by the story, and soon will find herself telling the tale out into the world,
singing it back into active circulation...
something about this storied way of speaking -- this
acknowledgement of a world all alive, awake, and aware
-- that brings us close to our senses, and to the palpable,
sensuous world that materially surrounds us. Our animal
senses know nothing of the objective, mechanical, quantifiable
world to which most of our civilized discourse refers.
Wild and gregarious organs, our senses spontaneously experience the world not
as a conglomeration of inert objects but as a field of animate presences that
actively call our attention, that grab our
focus or capture our gaze. Whenever we slip beneath the abstract assumptions
of the modern world, we find ourselves drawn into relationship with a diversity
of beings as inscrutable and unfathomable as ourselves. Direct, sensory perception
is inherently animistic, disclosing a world wherein every phenomenon has its
own active agency and power.
speak of the earthly things around us as quantifiable
objects or passive "natural
resources," we contradict our spontaneous sensory experience of the world,
and hence our senses begin to wither and grow dim. We find ourselves living
more and more in our heads, adrift in a set of abstractions, unable to feel
at home in an objectified landscape that seems alien to our own dreams and
emotions. But when we begin to tell stories,
our imagination begins to flow out through our eyes
and our ears to inhabit the breathing earth once again.
Suddenly, the trees along the street are looking at
us, and the clouds crouch low over the city as though
they are trying to hatch something wondrous. We find
ourselves back inside the same world that the squirrels
and the spiders inhabit, along with the deer stealthily
munching the last plants in our garden, and the wild
geese honking overhead as they flap south for the winter.
Linear time falls away, and we find ourselves held,
once again, in the vast cycles of the cosmos -- the
round dance of the seasons, the sun climbing out of
the ground each morning and slipping down into the
earth every evening, the opening and closing of the
lunar eye whose full gaze attracts the tidal waters
within and all around us.
For we are
born of this animate earth, and our sensitive flesh
is simply our part of the dreaming body of the world.
However much we may obscure this ancestral affinity,
we cannot erase it, and the persistance of the old
stories is the continuance of a way of speaking that
blesses the sentience of things, binding our thoughts
back into the depths of an imagination much vaster
than our own. To live in a storied world is to know
that intelligence is not an exclusively human faculty located somewhere inside
our skulls, but is rather a power of the animate earth itself, in which we
humans, along with the hawks and the thrumming frogs, all participate. It is
to know, further, that each land, each watershed, each community of plants
and animals and soils, has its particular style of intelligence,
its unique mind or imagination evident in the particular patterns that play
out there, in the living stories that unfold in that valley, and that are told
and retold by the people of that place. Each ecology has its own psyche, and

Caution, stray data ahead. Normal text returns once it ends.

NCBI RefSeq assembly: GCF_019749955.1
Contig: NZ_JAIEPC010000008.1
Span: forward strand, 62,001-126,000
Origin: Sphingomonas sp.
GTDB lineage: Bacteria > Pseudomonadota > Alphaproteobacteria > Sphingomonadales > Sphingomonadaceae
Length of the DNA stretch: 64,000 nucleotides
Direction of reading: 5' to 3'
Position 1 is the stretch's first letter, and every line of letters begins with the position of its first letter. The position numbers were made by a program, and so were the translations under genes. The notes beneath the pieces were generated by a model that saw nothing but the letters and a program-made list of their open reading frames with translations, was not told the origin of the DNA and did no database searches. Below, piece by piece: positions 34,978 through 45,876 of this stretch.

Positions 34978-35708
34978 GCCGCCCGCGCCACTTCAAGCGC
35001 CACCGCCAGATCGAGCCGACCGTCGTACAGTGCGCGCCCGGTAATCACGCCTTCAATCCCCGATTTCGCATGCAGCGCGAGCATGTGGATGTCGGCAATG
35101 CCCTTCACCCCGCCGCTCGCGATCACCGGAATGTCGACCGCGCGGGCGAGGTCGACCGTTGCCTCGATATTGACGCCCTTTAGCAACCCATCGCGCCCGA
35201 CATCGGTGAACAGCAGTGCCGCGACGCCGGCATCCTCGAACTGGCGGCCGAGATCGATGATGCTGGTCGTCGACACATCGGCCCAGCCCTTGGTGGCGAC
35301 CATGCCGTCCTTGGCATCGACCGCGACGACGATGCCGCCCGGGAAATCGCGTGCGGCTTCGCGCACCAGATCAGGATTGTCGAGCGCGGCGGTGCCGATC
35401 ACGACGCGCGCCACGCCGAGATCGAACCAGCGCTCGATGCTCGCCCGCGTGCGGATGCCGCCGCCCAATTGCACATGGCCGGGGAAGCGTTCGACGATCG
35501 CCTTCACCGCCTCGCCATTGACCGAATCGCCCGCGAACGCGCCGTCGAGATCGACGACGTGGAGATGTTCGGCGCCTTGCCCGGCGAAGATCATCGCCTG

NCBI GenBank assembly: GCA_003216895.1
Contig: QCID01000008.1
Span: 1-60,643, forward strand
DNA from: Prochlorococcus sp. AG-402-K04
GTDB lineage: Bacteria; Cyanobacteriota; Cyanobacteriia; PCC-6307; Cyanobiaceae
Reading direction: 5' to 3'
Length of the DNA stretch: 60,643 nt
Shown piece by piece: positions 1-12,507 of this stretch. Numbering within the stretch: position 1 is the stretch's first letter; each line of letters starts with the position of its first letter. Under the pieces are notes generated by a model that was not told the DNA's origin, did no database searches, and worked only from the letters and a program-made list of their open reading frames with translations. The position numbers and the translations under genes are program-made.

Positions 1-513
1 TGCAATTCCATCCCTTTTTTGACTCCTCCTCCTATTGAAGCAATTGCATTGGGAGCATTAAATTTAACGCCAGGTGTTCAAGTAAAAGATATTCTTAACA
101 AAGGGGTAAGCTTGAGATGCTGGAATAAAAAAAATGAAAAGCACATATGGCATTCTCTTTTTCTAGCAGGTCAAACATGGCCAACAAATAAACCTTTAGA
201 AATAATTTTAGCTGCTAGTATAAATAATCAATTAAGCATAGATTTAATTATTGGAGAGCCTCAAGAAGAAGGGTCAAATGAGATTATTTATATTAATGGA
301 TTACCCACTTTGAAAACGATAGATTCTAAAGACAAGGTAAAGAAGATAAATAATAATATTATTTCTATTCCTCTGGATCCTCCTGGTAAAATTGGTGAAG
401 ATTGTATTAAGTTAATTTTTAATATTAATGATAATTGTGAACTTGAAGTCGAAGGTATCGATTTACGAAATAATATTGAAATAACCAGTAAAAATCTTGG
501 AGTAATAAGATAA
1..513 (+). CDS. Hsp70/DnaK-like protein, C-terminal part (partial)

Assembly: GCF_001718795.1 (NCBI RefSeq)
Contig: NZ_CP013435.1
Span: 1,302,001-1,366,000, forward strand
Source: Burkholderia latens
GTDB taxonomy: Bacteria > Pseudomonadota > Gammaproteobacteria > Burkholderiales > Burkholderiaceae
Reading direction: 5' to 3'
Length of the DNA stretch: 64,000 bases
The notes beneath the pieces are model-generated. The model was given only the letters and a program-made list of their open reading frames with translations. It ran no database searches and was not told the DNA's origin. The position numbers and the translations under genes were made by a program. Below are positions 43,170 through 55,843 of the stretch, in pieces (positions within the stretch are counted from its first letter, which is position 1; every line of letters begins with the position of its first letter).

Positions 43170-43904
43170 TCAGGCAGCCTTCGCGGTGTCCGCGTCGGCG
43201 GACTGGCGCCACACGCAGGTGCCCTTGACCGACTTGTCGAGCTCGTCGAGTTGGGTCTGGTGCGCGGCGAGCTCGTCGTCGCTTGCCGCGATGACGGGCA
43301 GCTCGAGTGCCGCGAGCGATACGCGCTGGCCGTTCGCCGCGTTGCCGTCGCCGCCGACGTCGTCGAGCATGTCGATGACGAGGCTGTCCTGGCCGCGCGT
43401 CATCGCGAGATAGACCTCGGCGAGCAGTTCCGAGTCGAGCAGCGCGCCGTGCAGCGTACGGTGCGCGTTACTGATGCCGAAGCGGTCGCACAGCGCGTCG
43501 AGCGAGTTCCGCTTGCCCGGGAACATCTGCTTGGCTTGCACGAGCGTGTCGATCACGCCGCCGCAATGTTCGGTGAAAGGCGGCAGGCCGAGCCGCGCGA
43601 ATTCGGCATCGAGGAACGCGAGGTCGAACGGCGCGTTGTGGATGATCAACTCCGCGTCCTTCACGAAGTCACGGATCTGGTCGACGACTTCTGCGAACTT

the local people bind their imaginations to the psyche of the place by letting
the land dream its tales through them.
and instinctive is the imaginative craft of telling
a tale! And yet how little we exercise these skills
in the modern era. Of course, we'll read a
story to a child before sleep, but we won't take the
time to really learn to tell the story ourselves (without
reading it), or to improvise a fresh version of an
old tale for our neighbors and friends. We have too
little time for such frivolities: a world of factual
information beckons, a universe of spreadsheets and
stock comparisons. If we crave entertainment, we have
only to click on the tv or the computer, and straightaway
we can synapse ourselves to any one of the rapidly
multiplying video games and virtual worlds now accessible
through the glowing screen. Surely this rich and rapidly
shifting realm of technological pleasures is the niftiest
magic of all!
Yet for all their dash and dazzle, the inventions of
humankind can never match the complexity and nuance
of the sensuous earth, this breathing cosmos that invented
us. The many-voiced earth remains the secret
source and inspiration for all the fabricated realms
that now beckon to us through the screen. Let
us indeed celebrate the powers of technology, and introduce
our children to the digital delights of our era.
But not before we have acquainted them with the gifts
of the living land, and enabled its palpable mysteries
to ignite their imaginations and their thoughts.
Not before we have stepped outside with our children,
late at night, to gaze up at those countless lights
scattered haphazard through the fathomless dark,
and sharing a story about how the stars came to be
there. Not before they've glimpsed the tracks of
Coyote in the mud by the supermarket, or have sat
alongside us on the banks of a local stream, dangling
a line in the water and pondering an old tale about
the salmon of wisdom...
when we listen to them, or when make them our own and
tell them ourselves, wake us up to our immersion in
a dreaming universe -- to the vast and enigmatic story
deliciously unfolding all around us. They induce us
to taste the icicles dangling from the roof, and to
smell the breeze, and to wonder: what's going to happen